Granular Matter

, 19:29

Bending back stress chains and unique behaviour of granular matter in cylindrical geometries

Open Access
Original Paper


We analyse the general solutions for the stress field in planar annuli of isostatic media, a model often used for marginally rigid granular materials in Couette cells. We demonstrate that these solutions are much richer than in rectangular symmetries. Even for uniform media, stress chains are found to curve, broaden away from the stress source, attenuate and leak stress into a cone of influence. Most spectacularly, stress chains may bend back and transmit forces oppositely to the original direction. None of these phenomena arises in solutions for uniform media in Cartesian coordinates. We further analyse non-uniform media, which exhibit chain branching and stress leakage from the chains. These results are directly relevant to the many experiments on granular materials, carried out in Couette cells. They also shed light on, and are supported by, hitherto unexplained experimental observations of curved and back-bending chains, which we point out. In particular, we use our results to provide a new interpretation for the pattern of slip lines observed experimentally.


Isostatic stress Stress chains Back forces 

1 Introduction

The ubiquity and significance of granular matter (GM) have focused scientific and technological attention for millenia [1], but the theoretical understanding of this form of matter is far from complete. One of the most important theoretical challenges is the development of a theory of stress transmission in dry such media. Predicting stress is essential to a wide range of technological and geo-mechanical applications, as well as being a springboard for modelling the dynamic behaviour of GM. Experimental observations of nonuniform stress transmission in GM, e.g. via ’force chains’, date back to the 1940s [2, 3, 4], with modern experiments revealing detailed features of this phenomenon [5, 6, 7]. The limitations of conventional theories, such as elasticity, to account for force chains led to investigations of ideal systems: isostatic media. These are statically determinate and marginally rigid aggregates, characterised by a low mean contact (or coordination) number, whose intergranular forces can be determined, in principle, from balance conditions alone. The stress equations of isostaticity theory are hyperbolic, differing markedly from the conventional elliptic equation of elasticity theory [8, 9, 10, 11, 12, 13, 14, 15, 16]. Understanding these ideal systems is an essential step to a theory of real GM, which comprise both isostatic regions and denser regions, where conventional theories are valid [16].

Many physical and numerical experiments are carried out in cylindrical setups [17, 18, 19, 20], yet most theoretical analyses of stresses in isostatic materials are based on rectangular coordinate systems. This practice is based on an implicit, normally little discussed, assumption that the stress chains phenomenon is independent of the system symmetry. The purpose of this paper is to show that, at least in two dimensions (2D), this is not the case, namely, that isostatic stress solutions in cylindrical symmetry have features that do not arise in rectangular coordinates. This we do by solving explicitly for the stress field in annuli and then demonstrating these solutions by examples. Specifically, we show that uniform isostatic media exhibit stress chains that may curve, broaden, dissipate and even bend backwards. The characteristics of these solutions are analysed and their implications discussed. Experimental support in the literature for some of these phenomena are pointed out and interpreted in view of these solutions.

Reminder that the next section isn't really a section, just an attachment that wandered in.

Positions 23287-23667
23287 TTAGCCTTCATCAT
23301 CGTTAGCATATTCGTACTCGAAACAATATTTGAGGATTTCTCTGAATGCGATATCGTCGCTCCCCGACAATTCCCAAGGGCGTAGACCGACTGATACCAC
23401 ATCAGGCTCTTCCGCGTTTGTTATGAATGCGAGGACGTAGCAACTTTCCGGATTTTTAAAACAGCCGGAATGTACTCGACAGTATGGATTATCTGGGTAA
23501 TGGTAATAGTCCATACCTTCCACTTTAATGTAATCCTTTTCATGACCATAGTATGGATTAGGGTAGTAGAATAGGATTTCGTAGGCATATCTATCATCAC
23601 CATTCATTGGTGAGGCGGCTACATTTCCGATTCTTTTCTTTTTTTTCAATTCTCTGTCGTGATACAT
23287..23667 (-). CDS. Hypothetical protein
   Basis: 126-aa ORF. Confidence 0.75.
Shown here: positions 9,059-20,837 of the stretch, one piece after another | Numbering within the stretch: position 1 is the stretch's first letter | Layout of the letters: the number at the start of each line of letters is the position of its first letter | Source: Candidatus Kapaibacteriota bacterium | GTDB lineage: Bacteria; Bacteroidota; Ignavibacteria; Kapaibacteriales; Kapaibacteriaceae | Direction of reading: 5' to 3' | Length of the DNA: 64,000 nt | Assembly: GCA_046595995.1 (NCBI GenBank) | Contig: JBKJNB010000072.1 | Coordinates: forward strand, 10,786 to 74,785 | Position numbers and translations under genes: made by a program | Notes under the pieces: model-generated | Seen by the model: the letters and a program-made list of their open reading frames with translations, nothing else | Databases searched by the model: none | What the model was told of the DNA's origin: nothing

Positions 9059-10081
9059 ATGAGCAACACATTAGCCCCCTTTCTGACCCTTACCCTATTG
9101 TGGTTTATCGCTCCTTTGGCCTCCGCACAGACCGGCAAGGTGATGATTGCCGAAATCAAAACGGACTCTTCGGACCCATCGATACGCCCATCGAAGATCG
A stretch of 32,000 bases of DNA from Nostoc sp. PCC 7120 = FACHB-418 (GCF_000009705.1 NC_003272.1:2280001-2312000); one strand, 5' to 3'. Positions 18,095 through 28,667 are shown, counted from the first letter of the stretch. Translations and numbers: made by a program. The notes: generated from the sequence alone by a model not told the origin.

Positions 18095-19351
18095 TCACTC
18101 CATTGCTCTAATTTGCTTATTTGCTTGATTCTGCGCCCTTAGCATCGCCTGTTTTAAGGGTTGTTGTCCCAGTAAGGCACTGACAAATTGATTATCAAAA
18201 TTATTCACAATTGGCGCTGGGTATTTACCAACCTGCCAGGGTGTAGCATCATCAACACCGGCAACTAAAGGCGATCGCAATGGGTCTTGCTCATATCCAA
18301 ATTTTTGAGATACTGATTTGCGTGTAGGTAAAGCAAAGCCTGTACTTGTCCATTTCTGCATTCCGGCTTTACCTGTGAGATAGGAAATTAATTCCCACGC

2 The isostaticity stress equations

In 2D Cartesian coordinates, the isostaticity stress field Eqs. are [11, 12, 13, 14, 15]
$$\begin{aligned}&\varvec{\nabla }\sigma = \mathbf {g} \end{aligned}$$
$$\begin{aligned}&\sigma = \sigma ^T \end{aligned}$$
$$\begin{aligned}&p_{xx}\sigma _{yy} - 2p_{xy}\sigma _{xy} + p_{yy}\sigma _{xx} = 0, \end{aligned}$$
where \(\sigma \) is the stress tensor, \(\mathbf {g}\) includes all external and body forces and \(p_{ij}\) are the components of a fabric tensor, \(\mathcal {P}(x,y)\), which can be determined directly from the grain structure [15] and upscaled to the continuum [21]. It has been shown that the determinant of \(\mathcal {P}\) is generically negative [16] and therefore that these equations are hyperbolic and yield stress chain solutions, [11, 12, 13, 14, 15]. Equations (1)–(3) have been analysed and solved for uniform fabric tensors [10, 11, 12, 13, 14, 16], as well as for position dependent ones [22, 23]. Yet, in spite of numerous experiments in annuli, e.g. Couette cells, exact solutions in the literature are often derived in rectangular coordinates, presumably under the assumption that the behaviour would not differ significantly in cylindrical geometries. This is not the case. Moreover, since force chains often originate in very localised regions, down to single grains, it is more appropriate to describe the field around such an origin in polar coordinates.